Learning with Digital – learner digital literacy theme


This page outlines some of the key digital literacy skills and knowledge that learners could make effective use of in the classroom. This ranges from being able to upload, share and collaborate on platforms like Teams and Classroom to using platforms like SeeSaw and Showbie to journal and share their learning.

Back to learner digital literacy 

Digital Learner diagram (landscape)


Where to start

Learners should be able to:

  • use digital devices and platforms to communicate, collaborate and share information online
  • find, manage and store digital information and content securely

See more information on this in the accordion menus below (click to expand the blue bars):

Using Glow to communicate, collobarate and store information

Glow provides access to Microsoft 365 and Google Workspace productivity suites allowing learners to practice and develop the skills and knowledge required to use these for learning, life and work.

Support for teachers with the fundamentals of these platforms can be found on the Teacher Digital Skills page:
go to Teacher Digital Skills page

What skills and knowledge should I start with?

Teachers should consider creating a ‘pencil case’ of essential tools they expect learners to use in the daily or weekly course of learning. This will reduce the choice overload (Baymer and Thomson, 2015) of apps and the cognitive load (TES/EEF, 2023) of content knowledge on learners. An example of this might be:

  • Teams for distributing learning
  • Whiteboard to collaborate and share ideas with peers
  • Stream to screen record a demonstration of a skill for teacher feedback or self-assessment
  • OneDrive to create and store documents, such as Word or PowerPoint
  • Immersive Reader screen read-aloud feature to support learners with reading on screen

What next?

There are further examples and contexts in the accordion menus below (click to expand the blue bars):


bbc bitesize

The first aspect to consider is how learners can use Glow and other online platforms to connect, contact and communicate with each other. Are they using email, direct messaging or video calls? How are these skills useful in learning, life and work?

What are digital communication systems? – BBC Bitesize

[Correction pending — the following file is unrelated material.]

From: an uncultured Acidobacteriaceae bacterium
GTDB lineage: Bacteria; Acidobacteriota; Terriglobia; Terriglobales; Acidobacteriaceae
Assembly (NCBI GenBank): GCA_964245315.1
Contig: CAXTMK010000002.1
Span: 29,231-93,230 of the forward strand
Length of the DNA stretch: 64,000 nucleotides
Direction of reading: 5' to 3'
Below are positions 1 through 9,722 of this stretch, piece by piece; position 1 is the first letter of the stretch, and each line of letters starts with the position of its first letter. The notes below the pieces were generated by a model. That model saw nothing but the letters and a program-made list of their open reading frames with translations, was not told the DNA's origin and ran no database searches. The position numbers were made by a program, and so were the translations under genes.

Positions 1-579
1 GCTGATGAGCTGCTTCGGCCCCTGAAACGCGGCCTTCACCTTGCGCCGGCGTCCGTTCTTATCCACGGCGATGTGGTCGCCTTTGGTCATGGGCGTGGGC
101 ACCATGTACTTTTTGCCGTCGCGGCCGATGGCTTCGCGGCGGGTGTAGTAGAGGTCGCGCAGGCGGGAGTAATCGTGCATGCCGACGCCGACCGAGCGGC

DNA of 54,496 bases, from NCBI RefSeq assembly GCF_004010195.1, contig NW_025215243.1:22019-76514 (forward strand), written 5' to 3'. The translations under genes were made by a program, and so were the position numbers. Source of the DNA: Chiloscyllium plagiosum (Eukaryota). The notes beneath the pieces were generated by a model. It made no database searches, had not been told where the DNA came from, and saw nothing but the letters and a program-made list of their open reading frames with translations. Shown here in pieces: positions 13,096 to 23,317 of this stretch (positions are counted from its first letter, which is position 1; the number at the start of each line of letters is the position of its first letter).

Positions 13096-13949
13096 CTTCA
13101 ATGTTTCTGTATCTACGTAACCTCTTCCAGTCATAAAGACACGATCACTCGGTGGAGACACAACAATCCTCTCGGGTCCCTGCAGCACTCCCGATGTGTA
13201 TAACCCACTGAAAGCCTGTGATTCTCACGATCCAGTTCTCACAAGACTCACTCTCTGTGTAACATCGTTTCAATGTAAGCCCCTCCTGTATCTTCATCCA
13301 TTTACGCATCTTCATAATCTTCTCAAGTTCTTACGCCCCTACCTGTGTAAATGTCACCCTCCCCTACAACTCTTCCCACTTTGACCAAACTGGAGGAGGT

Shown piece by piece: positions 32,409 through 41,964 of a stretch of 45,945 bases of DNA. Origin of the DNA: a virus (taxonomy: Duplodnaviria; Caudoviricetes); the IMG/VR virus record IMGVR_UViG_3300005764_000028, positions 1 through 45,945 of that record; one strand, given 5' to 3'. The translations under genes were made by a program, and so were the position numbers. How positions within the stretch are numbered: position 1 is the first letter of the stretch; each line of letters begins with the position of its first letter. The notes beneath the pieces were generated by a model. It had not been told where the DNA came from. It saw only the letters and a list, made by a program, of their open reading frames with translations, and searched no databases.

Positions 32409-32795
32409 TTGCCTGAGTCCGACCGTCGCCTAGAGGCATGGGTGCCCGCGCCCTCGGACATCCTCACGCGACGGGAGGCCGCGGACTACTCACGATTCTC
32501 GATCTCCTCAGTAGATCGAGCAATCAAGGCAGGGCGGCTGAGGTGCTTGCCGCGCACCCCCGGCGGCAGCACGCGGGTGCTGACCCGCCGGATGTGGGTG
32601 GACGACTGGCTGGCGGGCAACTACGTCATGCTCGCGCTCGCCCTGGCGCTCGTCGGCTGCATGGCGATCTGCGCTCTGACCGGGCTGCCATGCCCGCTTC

go to Cyber Toolkit for advice and guidance on communication


tech she can






Using cloud drives, such as OneDrive (Microsoft) and Drive (Google), learners can create and share content with peers, teachers and even learners in other schools or countries. Not only can they be shared, they can be co-created and edited at the same time on multiple computers at once! How is this useful for life, learning and work?

Collaborating using IT – BBC Bitesize

Tech She Can has a short video explaining how cloud computing works for younger learners:

Tech for Katie and Tex explore the cloud (techshecan.org)

Literacy & English

When planning learning around the functional tools in Glow, it is worth considering their purpose and application. Text-based documents, such as Word, Docs, PowerPoint and Slides might lend themselves to Literacy & English Es and Os:

  • When creating documents (writing a text) consider the impact of layout and presentation 
  • Make use of lettering, graphics and other features to engage readers

Typing is a useful, but not essential, skill in modern digital literacy. Teachers might plan some typing practice as part of this functional suite of learning in order to enable learners to use them more effectively:

Dance Mat Typing for 7 – 11 year olds – BBC Bitesize

go to the Literacy Trust website for more examples and information

Numeracy & mathematics

numeracy and maths experiences and outcomes

When planning learning around the functional tools in Glow, it is worth considering their purpose and application. Text-based documents, such as Excel and Sheets might lend themselves to numeracy & Mathematics: 

  • When displaying data, consider the use of spreadsheets, graphs or tables to create clear visual representations 

Creating and understanding charts and graphs – BBC Bitesize

 go to the Joint Mathematical Council report on digital tools for maths

Microsoft and Google app tutorials

These two collections of tutorials may support teachers develop skills with the Microsoft and Google suites of apps:

go to the free Microsoft Office Tutorials at GCFGlobal


go to the free Google Tutorials at GCFGlobal

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